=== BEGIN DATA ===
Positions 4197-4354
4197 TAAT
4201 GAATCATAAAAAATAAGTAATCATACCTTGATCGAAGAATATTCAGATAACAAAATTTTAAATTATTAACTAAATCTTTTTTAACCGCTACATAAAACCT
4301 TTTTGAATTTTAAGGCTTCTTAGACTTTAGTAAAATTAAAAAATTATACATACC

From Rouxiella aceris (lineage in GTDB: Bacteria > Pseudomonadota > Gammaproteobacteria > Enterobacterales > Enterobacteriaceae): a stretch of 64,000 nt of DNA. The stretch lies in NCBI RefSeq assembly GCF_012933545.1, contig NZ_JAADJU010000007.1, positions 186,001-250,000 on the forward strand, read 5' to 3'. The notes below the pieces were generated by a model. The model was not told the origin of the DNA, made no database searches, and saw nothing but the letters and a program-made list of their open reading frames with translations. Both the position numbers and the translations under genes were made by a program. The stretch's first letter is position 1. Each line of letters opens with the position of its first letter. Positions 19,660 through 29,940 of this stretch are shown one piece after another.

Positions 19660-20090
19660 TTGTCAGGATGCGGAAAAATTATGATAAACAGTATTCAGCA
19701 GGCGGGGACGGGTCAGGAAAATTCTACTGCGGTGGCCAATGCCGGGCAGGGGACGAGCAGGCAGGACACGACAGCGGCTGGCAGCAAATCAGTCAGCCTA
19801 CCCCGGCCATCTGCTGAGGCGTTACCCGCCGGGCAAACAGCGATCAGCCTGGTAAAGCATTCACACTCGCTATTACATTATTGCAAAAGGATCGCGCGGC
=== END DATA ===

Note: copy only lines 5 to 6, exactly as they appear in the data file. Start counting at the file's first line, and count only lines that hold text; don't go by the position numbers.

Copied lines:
From Rouxiella aceris (lineage in GTDB: Bacteria > Pseudomonadota > Gammaproteobacteria > Enterobacterales > Enterobacteriaceae): a stretch of 64,000 nt of DNA. The stretch lies in NCBI RefSeq assembly GCF_012933545.1, contig NZ_JAADJU010000007.1, positions 186,001-250,000 on the forward strand, read 5' to 3'. The notes below the pieces were generated by a model. The model was not told the origin of the DNA, made no database searches, and saw nothing but the letters and a program-made list of their open reading frames with translations. Both the position numbers and the translations under genes were made by a program. The stretch's first letter is position 1. Each line of letters opens with the position of its first letter. Positions 19,660 through 29,940 of this stretch are shown one piece after another.

Positions 19660-20090